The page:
By Joe Rector
New Years’ night, I made one of several trips outside so that Sadie could either take care of her business or so that she could sniff the ground where pesky rabbits had sat recently. The frigid temperature frosted the grass, and when I turned on the outside lights, my yard looked more like a field sprinkled with diamonds. It was a scene that made me smile, and that just doesn’t happen too often during winter.
The sad truth is that I hate winter. It’s nothing more than months of cold, blustery weather that drives me inside. There, I sit bored stiff in my office and look out the window. To make matters worse, I can see the pool from there, and that makes me even more miserable. Amy and I were married on December 20, and I am glad that we didn’t wait one more day. I’d hate to think the biggest day of my life took place during the season I like the least.
I do look forward to the first day of winter, however, for one reason. After it exits, each day’s light last just a bit longer. The countdown to Daylight Savings Time begins, and I gladly give up an hour of sleep to have longer time outside. If I were the president, my first act would be to make DST permanent.
The only thing good about this brutal season is that it brings snow that closes the schools for a day or two. Snow-covered fields and yards are beautiful, and the way the white lights up the nights has always fascinated me. With that said, I don’t much like wintry precipitation. The best snow days when I taught full time had enough accumulations to close schools, but the stuff disappeared by 10:00 a.m. as the sun beat down on it.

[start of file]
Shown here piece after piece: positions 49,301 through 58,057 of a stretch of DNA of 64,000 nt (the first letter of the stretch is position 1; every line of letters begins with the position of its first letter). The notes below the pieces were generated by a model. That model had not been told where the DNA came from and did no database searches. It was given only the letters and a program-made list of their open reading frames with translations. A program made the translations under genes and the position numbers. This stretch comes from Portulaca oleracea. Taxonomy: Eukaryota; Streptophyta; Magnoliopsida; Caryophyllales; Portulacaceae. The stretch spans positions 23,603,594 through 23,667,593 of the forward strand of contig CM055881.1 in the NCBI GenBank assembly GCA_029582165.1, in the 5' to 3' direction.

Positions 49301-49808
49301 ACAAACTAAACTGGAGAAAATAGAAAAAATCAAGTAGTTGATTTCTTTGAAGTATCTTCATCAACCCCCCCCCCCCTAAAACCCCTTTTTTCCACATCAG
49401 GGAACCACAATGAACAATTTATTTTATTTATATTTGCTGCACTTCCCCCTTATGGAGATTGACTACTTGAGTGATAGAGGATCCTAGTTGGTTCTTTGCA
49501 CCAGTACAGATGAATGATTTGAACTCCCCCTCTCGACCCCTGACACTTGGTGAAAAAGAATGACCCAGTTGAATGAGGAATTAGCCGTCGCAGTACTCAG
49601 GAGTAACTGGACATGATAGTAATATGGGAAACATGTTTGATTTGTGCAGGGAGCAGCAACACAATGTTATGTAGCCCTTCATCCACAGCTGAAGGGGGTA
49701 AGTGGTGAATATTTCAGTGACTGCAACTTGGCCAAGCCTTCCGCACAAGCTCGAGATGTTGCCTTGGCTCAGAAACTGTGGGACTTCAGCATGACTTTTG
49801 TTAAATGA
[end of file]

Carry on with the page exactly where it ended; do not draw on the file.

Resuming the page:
Many people have things rougher than I do. My car is parked under a carport. In earlier times before the structure was built, I trudged to my vehicle on winter mornings with scraper in hand. Clearing the windshield and other windows of ice had me sweating by the time I finished. Then, I climbed into a cold car with a heater that never warmed up enough to cut the chill.
Wearing layers of clothes to keep warm is another bummer part of winter. A shirt, sweater, and coat bind my arms so much that performing simple things is difficult. Most of the time, I wear shorts and a t-shirt from spring through fall. Then I give in and pull on sweat pants. Having to put all those extra clothes on feels like carrying a lead weight.
I’ve been told before that the only way to escape winter is to die. That’s a bit too drastic for me. So, I’ll grin and bear the season. As I age, the cold doesn’t bother me like it once did. Someone told me that nerve endings in senior citizens aren’t as receptive so that things like cold and pain aren’t so intense.
I’ve also been told that I should be thankful for each and every day that I have on this planet. Don’t doubt for a second that I am not grateful for each breath I draw. I just wish I didn’t see them rise from my body as I stand in the cold temperatures of winter. Breathing some place like the Bahamas might better suit me during this most dreaded season. Of course, that would require more cash than I’ll ever have, so, the best thing for me to do is live with it. Brrr!